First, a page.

The presentation of the C-guide, the global guide to contemporary architecture launched jointly by the Fundación Arquitectura Contemporánea and the Cosentino Group, took place as part of the ‘Architecture Summit’ programme of activities, sponsored by Acción Cultural Española and the Directorate General for Urban Agenda and Architecture and which was held at the Spanish Pavilion of the Dubai Expo on November 2nd and 3rd.
Hosted by Miriam Llano (Marketing Coordinator for the Middle East), the event included the presentation of the new spot of the guide and a demonstration of its use and possibilities by its coordinator, Jorge Martín. The event was also attended by Rafael de La-Hoz, Trustee of the Fundación Arquitectura Contemporánea and Coordinator of the C-guide scientific committee, who highlighted the unique features of this tool “which aims to consolidate itself as a global platform for the knowledge and recognition of the most outstanding contemporary architecture around the world”.
He also announced for the first time the ambitious project on which Fundación Arquitectura Contemporánea is working with the collaboration of the Directorate General for Urban Agenda and Architecture of the Spanish Ministry of Transport, Mobility and the Urban Agenda (MITMA, in Spanish). The project, known as ‘ARCA Plan’, consists of the implementation of a comprehensive methodological strategy for the protection of Spain’s contemporary architectural heritage on a local scale, promoting the identification of valuable architectural works, as well as their social and legal recognition by including them in the list of protected sites and areas.
This was followed by the announcement of the Dubai projects included in the guide, among which the Expo Pavilions stand out. Dubai thus joins the C-guide with 78 projects, including six with the highest rating (CCC). This city, which emerged from the desert, built its first skyscraper in 1979 -from which point onwards projects are eligible for the C-guide- and has since become one of the world’s leading references for high-rise architecture.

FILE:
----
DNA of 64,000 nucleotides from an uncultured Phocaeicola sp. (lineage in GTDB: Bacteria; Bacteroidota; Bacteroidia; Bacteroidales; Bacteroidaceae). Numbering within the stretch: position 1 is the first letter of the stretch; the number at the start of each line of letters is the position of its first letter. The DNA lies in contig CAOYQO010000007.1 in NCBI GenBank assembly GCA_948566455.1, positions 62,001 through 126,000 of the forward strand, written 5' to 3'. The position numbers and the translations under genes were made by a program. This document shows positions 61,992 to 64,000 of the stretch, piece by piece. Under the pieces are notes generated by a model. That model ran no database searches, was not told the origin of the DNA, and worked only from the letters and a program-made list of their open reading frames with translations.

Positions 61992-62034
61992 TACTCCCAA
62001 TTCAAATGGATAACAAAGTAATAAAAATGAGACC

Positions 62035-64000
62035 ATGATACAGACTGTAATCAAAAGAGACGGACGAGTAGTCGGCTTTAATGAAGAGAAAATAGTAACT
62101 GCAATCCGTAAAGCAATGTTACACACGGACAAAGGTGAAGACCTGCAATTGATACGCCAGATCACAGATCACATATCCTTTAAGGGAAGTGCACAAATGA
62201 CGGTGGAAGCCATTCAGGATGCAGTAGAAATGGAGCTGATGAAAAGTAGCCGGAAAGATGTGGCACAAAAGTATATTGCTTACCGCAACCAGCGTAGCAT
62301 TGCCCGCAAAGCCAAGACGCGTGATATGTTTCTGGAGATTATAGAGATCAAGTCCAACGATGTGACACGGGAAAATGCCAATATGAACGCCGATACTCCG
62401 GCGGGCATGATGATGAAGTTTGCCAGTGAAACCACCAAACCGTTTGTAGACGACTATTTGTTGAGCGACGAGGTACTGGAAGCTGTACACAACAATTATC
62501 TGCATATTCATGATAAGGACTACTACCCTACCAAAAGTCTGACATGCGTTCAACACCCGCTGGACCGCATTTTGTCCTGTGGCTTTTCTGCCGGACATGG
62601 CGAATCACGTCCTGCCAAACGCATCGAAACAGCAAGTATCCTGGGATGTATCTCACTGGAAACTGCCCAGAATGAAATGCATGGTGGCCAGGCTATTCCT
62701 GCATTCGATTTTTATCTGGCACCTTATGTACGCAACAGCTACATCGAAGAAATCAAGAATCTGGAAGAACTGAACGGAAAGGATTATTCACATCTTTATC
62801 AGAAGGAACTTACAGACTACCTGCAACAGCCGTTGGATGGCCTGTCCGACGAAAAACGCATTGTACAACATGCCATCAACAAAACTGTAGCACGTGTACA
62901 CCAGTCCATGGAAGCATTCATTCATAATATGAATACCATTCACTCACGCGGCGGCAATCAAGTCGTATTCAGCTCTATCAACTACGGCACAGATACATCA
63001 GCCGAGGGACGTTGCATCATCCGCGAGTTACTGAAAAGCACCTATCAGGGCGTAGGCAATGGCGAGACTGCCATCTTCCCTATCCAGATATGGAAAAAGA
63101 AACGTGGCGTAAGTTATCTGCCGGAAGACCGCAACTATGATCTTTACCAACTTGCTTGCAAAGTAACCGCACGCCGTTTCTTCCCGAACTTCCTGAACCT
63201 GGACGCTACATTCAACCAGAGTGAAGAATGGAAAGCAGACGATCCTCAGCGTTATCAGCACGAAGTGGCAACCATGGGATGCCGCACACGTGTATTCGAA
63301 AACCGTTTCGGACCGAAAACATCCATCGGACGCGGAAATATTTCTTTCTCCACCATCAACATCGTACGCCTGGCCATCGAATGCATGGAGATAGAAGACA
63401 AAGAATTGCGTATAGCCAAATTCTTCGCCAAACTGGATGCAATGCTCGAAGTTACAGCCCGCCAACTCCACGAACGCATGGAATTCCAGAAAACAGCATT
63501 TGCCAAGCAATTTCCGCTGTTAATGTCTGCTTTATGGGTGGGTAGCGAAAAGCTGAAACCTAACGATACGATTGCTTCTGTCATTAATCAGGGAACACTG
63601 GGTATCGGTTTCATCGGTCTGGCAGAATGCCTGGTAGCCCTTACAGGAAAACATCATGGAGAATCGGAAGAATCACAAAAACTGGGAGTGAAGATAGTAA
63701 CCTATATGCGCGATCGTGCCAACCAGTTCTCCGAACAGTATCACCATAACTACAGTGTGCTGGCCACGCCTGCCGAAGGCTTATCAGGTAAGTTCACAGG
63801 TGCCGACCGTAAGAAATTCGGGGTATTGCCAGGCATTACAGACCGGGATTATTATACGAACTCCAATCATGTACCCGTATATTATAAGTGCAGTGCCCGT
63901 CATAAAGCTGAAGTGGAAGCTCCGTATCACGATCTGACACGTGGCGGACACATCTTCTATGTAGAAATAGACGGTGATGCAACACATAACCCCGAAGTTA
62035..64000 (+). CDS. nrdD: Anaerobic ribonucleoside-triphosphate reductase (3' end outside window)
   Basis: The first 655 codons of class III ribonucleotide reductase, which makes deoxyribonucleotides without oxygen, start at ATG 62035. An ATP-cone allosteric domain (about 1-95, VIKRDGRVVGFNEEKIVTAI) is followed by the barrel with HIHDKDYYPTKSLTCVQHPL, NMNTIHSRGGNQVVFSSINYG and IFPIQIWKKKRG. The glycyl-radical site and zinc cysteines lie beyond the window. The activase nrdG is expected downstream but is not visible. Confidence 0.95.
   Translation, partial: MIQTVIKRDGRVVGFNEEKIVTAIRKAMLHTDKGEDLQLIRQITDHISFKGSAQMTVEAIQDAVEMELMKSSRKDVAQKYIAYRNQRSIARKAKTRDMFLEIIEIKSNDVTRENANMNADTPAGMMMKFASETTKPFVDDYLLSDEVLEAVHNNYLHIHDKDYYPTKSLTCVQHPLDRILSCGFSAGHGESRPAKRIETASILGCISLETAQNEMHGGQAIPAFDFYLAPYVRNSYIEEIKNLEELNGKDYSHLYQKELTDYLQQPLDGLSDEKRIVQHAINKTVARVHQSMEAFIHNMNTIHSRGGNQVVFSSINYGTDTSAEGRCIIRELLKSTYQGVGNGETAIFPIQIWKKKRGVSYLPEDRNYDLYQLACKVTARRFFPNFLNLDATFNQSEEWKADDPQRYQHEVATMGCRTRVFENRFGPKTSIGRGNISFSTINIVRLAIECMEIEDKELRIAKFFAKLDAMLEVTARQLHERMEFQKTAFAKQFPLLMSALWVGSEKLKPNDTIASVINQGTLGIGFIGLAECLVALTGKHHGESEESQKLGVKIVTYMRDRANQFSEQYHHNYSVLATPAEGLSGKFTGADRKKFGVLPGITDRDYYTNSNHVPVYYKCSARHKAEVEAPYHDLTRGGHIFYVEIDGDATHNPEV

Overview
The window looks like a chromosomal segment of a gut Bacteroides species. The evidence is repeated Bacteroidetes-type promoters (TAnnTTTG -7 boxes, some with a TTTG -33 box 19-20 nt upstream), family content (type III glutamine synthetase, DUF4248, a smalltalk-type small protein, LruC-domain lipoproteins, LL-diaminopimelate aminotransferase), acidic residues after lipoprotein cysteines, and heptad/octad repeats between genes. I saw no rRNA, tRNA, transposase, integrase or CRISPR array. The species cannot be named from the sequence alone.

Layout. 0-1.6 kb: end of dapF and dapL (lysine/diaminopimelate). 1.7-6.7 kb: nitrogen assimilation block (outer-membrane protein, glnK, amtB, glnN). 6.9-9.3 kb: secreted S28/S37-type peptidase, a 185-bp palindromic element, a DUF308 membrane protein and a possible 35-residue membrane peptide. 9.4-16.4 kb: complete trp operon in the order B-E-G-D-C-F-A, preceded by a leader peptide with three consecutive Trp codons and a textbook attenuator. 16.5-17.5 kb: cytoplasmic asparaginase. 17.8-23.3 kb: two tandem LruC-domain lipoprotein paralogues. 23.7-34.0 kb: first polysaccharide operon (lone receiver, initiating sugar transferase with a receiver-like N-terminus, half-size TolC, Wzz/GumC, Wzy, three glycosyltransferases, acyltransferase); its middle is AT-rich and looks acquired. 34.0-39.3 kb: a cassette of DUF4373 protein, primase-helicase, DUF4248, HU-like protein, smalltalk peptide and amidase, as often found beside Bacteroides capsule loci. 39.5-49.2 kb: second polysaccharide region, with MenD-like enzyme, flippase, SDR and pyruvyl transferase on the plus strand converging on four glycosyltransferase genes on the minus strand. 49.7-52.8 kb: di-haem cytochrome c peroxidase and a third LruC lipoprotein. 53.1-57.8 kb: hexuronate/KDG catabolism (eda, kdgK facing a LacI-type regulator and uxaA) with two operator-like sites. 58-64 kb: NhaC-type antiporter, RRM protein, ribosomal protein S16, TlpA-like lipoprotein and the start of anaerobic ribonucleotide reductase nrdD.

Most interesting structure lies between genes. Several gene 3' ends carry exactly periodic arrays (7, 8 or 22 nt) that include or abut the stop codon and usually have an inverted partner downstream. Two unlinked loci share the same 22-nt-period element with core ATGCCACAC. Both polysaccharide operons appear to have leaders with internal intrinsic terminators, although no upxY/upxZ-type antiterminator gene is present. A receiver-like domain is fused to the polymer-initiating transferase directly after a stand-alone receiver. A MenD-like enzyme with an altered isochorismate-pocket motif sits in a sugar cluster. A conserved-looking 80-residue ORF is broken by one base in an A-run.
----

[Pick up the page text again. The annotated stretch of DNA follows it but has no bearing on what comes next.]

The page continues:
Works by major firms such as the Index Tower by Foster + Partners or the Cayan Tower by SOM contribute to the city’s skyline. It is also worth mentioning the Burj Khalifa Tower, which at 830 metres high is the tallest building in the world and is definitely a landmark in the city. Dubai’s interest in becoming a global tourist destination can be seen in an architecture of great formal expressiveness that aims to make urban spaces more attractive. Buildings such as the Opus by Zaha Hadid or the new metro stations by Aedas are examples of this iconic desire for contemporary architecture in the city.
Another of the city’s strategic commitments for the future is to promote cultural activity. Works such as the Concrete Arts Centre at Alserkal Avenue -designed by OMA as a centre of creation in the middle of an industrial area-, or the Etihad Museum and the Jameel Arts Centre, are examples of high quality architecture designed to promote culture and art in the city. This is the context for the Dubai Expo, which is a unique event to reflect on the places we live in and to think about their future, focusing on sustainability